Fellowship with darkness is no stranger to Southwestern Baptist Theological Seminary. It was the president of this Southern Baptist seminary, Paige Patterson, that once enrolled a practicing Muslim into the seminary. It seems as though this seminary prides itself on its diversity–you know, the 2 Corinthians 6:14 (ESV) kind that Paul warns against:
Do not be unequally yoked with unbelievers. For what partnership has righteousness with lawlessness? Or what fellowship has light with darkness?
On October 27, 2016, a famous TV star will be carted in to address the chapel at Southwestern. Reverend Alan Robertson, known for his appearances on Duck Dynasty as the clan’s pastor, will be available to proclaim his version of the Gospel to the students. Alan Robertson and the Duck Dynasty clan are members of White’s Ferry Road Church (WFR). White’s Ferry Road Church is a part of the Church of Christ denomination which arose out of the restoration movement over a century ago. The Church of Christ denomination has long held to the heresy of baptismal justification–that the act of baptism is essential to salvation. According to WFR’s statement of faith found on their website, they believe the following regarding salvation:
WE BELIEVE that salvation is by grace through faith in the gospel. God showed us His grace through Jesus’ death, burial and resurrection. It is that message that calls people to believe the gospel and its power to save, turn from their sins, confess Jesus as Lord, and be immersed in water, reenacting the death, burial and resurrection. This is the message that was preached in the first century beginning with Acts 2 and how the people responded to this message.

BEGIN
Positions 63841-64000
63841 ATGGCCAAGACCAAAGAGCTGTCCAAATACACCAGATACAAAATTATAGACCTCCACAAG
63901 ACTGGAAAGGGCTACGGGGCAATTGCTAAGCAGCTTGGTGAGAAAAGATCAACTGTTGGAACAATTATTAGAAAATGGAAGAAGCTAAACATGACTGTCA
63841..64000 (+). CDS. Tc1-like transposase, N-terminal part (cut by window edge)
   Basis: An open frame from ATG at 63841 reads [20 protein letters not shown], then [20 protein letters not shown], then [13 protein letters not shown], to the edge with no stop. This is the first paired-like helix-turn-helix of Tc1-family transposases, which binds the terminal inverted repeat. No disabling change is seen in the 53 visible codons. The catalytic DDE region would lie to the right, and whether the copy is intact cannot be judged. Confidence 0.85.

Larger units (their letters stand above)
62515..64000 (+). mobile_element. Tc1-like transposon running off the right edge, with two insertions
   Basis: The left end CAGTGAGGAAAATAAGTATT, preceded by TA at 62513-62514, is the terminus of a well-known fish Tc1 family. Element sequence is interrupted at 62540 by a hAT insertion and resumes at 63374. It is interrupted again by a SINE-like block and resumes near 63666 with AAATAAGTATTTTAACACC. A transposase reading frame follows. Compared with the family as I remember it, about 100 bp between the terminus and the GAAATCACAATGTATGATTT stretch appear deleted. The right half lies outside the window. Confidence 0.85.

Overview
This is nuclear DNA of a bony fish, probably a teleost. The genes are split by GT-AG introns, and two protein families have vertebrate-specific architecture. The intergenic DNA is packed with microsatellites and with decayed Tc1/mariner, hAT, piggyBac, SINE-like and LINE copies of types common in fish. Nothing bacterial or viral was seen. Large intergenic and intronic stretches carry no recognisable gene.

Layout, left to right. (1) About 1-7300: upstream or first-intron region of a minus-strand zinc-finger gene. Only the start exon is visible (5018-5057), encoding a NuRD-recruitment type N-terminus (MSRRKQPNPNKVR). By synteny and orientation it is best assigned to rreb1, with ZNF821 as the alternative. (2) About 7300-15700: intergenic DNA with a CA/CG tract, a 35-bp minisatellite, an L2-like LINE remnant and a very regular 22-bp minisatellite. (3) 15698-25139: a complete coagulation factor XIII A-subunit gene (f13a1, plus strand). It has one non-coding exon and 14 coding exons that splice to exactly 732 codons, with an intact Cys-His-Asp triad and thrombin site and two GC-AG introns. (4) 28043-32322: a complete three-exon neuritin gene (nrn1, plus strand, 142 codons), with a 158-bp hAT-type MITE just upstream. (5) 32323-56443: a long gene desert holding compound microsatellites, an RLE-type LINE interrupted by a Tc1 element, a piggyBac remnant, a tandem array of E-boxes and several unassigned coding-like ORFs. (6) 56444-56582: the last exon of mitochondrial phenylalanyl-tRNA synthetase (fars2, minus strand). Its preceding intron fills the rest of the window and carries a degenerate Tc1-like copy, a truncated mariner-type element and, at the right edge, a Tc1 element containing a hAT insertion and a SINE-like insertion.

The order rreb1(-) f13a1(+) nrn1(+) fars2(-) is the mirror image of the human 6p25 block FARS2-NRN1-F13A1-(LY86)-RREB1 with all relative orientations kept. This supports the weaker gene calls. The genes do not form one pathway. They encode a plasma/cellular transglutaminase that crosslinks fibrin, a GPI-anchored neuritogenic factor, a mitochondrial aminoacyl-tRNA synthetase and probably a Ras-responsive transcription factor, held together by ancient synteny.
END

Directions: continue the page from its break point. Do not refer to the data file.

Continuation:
The denomination’s statement of faith affirms the belief in the necessity of salvation by faith and baptism. Further, you can also see a video of Phil Robertson, another leading member of the Duck Dynasty clan, and an elder at WFR Church, explain the church’s belief regarding baptism confirming its necessity for salvation.
You might ask, “what’s the harm here?” We’re sure the majority of students at Southwestern Seminary would agree that baptism has no power to save and that the belief in the necessity of baptism for salvation is, in essence, a denial of Christ’s finished work on the cross–a damnable heresy. The bigger question, however, remains unanswered: what fellowship has light with darkness?
What could possibly be the benefit of bringing in Alan Robertson, a man who clearly denies the saving power of Christ’s finished work on the cross, to address the students at a Southern Baptist Seminary? Are they bringing him in to debate the merits of his false Gospel, and expose his heresies? Unlikely. The likely reason is this: it attracts people.
Let’s just be real for a moment, shall we? Paige Patterson knows full well that Alan Robertson believes in baptismal justification. He also knows that this false gospel has no power to save. But I suspect he also believes that these unfortunate facts do not outweigh the perceived benefits of attracting large amounts of professing Christians. By bringing in a conservative television hero, the seminary can say “hey, look at us. We’re relevant, we’re cool, join us, send us money.”
You adulterous people! Do you not know that friendship with the world is enmity with God? Therefore whoever wishes to be a friend of the world makes himself an enemy of God. – James 4:4 (ESV)
[Contributed by Pulpit & Pen]
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